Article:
On July 2nd, in 1961, American writer Ernest Hemingway was found in his Idaho home, with a self inflicted gunshot wound through the head. He was 61 years old and is remembered today as a brilliant writer, a WWI veteran and an acclaimed journalist.
Most people tend to focus on Hemingway’s rather low view of women or the fact that he, like so many writers we love, killed himself. The truth, as we see it, is this; Ernest Hemingway documented the world around him. Not unlike the great painter Walter Sickert who boasted that he only painted what he had seen, so we feel it is the same with Hemingway. He wrote what he saw in the vast and adventurous life that he led and in the company he kept.
During the twenties, Hemingway became a member of the group of expatriate Americans in Paris, which greatly influenced his first notable work, The Sun Also Rises, published in 1926.
He was awarded the Nobel Prize in Literature in 1954. Hemingway’s lucid prose and sparse dialogue undeniably exerted a powerful influence on American and British fiction in the 20th century. Some of our favorite Hemingway novels include For Whom the Bell Tolls, The Old Man and the Sea, The Sun Also Rises and his collection of short stories published in 1932 Death in the Afternoon.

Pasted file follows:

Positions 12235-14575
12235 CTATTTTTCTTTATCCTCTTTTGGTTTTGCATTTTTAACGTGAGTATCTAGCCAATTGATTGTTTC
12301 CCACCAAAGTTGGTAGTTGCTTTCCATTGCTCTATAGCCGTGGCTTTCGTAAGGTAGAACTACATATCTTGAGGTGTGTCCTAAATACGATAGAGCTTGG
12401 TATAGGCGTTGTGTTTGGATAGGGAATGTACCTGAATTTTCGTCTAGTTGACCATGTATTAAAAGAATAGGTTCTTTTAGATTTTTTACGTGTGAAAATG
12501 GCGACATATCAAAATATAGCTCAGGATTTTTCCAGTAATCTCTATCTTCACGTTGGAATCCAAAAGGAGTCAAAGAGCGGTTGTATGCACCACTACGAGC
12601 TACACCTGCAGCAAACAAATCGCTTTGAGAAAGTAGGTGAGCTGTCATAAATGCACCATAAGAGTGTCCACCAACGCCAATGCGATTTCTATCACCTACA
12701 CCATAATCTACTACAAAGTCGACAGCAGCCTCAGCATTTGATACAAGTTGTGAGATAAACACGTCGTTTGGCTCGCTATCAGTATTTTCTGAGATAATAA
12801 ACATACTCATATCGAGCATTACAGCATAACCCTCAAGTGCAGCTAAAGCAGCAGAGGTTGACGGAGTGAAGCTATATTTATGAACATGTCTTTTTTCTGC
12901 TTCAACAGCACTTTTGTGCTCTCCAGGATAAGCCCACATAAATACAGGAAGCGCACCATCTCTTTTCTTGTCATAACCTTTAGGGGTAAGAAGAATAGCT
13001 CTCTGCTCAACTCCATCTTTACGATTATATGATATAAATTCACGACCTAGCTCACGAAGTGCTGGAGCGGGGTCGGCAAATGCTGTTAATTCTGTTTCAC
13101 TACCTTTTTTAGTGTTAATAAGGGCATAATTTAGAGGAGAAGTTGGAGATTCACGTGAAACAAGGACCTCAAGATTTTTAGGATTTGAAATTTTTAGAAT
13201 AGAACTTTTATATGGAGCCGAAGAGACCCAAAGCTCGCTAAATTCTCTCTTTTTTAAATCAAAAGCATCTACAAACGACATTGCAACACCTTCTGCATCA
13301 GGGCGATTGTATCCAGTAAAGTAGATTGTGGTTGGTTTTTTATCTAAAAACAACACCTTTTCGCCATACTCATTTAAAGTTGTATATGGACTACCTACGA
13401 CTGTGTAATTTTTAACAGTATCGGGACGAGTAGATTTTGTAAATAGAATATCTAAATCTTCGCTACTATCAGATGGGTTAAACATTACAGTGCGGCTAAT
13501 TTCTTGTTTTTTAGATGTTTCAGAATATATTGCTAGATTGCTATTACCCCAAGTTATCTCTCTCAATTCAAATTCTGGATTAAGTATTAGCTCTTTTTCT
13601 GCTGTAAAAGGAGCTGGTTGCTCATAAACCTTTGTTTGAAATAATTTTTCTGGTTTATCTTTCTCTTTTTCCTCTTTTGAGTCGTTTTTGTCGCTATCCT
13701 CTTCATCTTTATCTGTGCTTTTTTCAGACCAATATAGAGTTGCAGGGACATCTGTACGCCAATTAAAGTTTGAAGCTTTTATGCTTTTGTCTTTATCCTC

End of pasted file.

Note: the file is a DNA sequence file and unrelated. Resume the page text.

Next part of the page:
Love him or hate him, you cannot deny his brilliance! Our favorite Hemingway short story is only 6 words long and is said to be akknowledged by many to be his greatest work:
For sale: baby shoes, never worn.
What did we tell you? Brilliant!
Today we encourage our readers to stay up all night brooding, writing and (responsibly) drinking. Challenge yourselves, write a short story in just six words!
Write on in peace, Mr. Ernest Hemingway.
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